- The Duran Quick Take: Episode 163.
The Duran’s Alex Christoforou and Editor-in-Chief Alexander Mercouris discuss the House Judiciary Committee Democrats vote to hold US Attorney Barr in contempt of Congress for refusing their demands for the unredacted Mueller report and its underlying evidence.
Democrat committee chair Jerry Nadler told reporters that the United States is now in a “constitutional crisis” after a vote along party lines of 22-12.
William Barr is now facing a second House subpoena, issued by intelligence committee chair Adam Schiff, as Democrats double down on their nonsensical quest for a Mueller report that has already been released in full to the public, with the exception of eight percent of its content, which has been redacted under the advise of Robert Mueller and the DOJ, as required by US law.
The vote came after the White House asserted executive privilege over the report’s contents, calling Nadler’s demand for the unredacted report a “blatant abuse of power.” A version of the report with most of the redactions removed has been made available at a secure facility, but so far no Democrats have bothered to look at it.
“It is deeply disappointing that elected representatives of the American people have chosen to engage in such inappropriate political theatrics,” DOJ spokeswoman Kerri Kupec said in a statement, adding that no one force the Department of Justice to break the law by handing over documents that cannot be disclosed.
This is only the second occasion a congressional committee has held a sitting attorney general in contempt. The first such instance was in 2012, when Barack Obama’s AG Eric Holder was held in contempt by the Republican-majority House over his refusal to provide documents related to the “Fast and furious” gun smuggling scandal.
At the time, Nadler called it a “shameful, politically-motivated” vote and walked out of the proceedings.
Just joined the #walkout of the House chamber to protest the shameful, politically-motivated GOP vote holding AG Holder in contempt
— (((Rep. Nadler))) (@RepJerryNadler) June 28, 2012
Mueller was appointed special counsel in May 2017 by deputy Attorney General Rod Rosenstein, after Democrats accused Trump of obstructing the ‘Russian collusion’ investigation by sacking FBI Director James Comey. After nearly two years of investigating, he submitted a 448-page report to the DOJ in March.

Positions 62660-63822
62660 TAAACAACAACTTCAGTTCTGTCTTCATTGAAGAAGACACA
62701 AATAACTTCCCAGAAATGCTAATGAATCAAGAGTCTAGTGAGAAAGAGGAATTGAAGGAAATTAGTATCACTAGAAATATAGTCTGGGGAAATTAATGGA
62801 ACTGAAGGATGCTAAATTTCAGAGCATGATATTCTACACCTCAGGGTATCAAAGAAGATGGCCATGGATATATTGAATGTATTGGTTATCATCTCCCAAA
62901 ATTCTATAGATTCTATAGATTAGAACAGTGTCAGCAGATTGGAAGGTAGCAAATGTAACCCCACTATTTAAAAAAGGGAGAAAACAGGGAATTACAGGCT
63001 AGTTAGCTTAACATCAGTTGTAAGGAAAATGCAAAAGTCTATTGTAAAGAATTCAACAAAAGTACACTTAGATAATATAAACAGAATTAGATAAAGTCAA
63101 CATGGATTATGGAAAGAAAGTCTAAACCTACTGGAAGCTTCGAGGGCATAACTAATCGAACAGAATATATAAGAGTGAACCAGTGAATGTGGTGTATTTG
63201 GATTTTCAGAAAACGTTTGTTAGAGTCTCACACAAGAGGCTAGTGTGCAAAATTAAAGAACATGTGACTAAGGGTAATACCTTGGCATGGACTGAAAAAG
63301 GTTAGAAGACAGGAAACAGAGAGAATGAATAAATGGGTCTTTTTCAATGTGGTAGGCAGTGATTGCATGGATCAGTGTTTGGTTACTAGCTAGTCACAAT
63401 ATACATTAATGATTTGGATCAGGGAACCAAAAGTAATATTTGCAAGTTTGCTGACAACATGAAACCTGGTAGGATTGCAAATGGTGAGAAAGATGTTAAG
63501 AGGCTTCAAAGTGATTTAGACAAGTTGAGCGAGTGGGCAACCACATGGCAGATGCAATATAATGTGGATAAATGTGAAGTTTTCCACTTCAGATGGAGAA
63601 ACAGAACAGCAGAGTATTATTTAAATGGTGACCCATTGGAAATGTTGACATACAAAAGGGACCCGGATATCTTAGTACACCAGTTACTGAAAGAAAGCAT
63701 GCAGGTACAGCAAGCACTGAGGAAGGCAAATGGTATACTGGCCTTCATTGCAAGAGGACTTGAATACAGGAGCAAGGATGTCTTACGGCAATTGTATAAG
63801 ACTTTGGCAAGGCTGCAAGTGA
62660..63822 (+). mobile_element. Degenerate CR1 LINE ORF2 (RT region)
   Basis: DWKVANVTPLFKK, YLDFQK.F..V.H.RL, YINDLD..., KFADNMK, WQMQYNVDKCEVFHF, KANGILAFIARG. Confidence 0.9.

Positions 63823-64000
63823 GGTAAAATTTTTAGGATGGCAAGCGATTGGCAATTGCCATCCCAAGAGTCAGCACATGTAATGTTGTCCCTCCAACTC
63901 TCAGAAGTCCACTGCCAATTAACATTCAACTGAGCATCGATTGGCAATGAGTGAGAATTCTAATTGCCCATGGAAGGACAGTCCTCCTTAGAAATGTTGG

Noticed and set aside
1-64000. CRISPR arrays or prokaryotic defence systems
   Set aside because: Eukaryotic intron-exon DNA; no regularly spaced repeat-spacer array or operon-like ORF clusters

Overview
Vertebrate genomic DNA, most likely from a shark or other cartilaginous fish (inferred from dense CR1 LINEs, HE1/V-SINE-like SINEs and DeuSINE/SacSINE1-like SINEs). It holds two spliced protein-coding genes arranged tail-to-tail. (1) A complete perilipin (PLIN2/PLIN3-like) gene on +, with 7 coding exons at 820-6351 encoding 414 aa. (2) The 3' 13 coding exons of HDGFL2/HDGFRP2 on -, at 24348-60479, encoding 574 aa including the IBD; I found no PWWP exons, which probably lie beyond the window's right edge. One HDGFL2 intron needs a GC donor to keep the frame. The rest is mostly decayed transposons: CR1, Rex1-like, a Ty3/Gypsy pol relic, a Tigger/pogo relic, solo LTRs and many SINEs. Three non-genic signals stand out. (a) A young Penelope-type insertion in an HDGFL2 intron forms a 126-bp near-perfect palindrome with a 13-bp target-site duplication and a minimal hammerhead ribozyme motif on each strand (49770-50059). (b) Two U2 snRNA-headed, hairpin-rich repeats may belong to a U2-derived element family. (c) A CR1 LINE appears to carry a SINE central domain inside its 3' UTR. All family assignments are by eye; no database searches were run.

Barr, who became AG in February, published the full report – with less than 10 percent redacted to protect sources, methods, grand jury information and ongoing investigations – to the public on April 18.
For all the talk I hear about Russian clickbait sowing fear & “discord,” I submit for your consideration those prominent Democratic voices constantly declaring that we are in a “national security crisis” (e.g. post-Helsinki) & now “a constitutional crisis” (post-Mueller report). https://t.co/1TZo2h897t
— Aaron Maté (@aaronjmate) May 8, 2019
Note that Bill Barr today cited Janet Reno's 1996 recommendation that Bill Clinton invoke Executive Privilege to withhold documents to justify his own recommendation that Trump do the same. That's why it's so ridiculous when people scream, THIS IS NOT NORMAL pic.twitter.com/bvLDd01NVQ
— Michael Tracey (@mtracey) May 8, 2019
In his refusal to hand over the documents demanded by the committee, Barr cited the opinion of AG Janet Reno from 1996, during the Clinton administration. Back then, Nadler vocally opposed the release of the full report by special counsel Ken Starr into President Bill Clinton.
Democrats have gone so far as to demand Barr’s resignation over his handling of the Mueller report, though certain conservative commentators have suggested that the outrage aimed at the AG has more to do with his ongoing investigation into the Obama administration’s surveillance of the Trump campaign during and after the 2016 presidential election.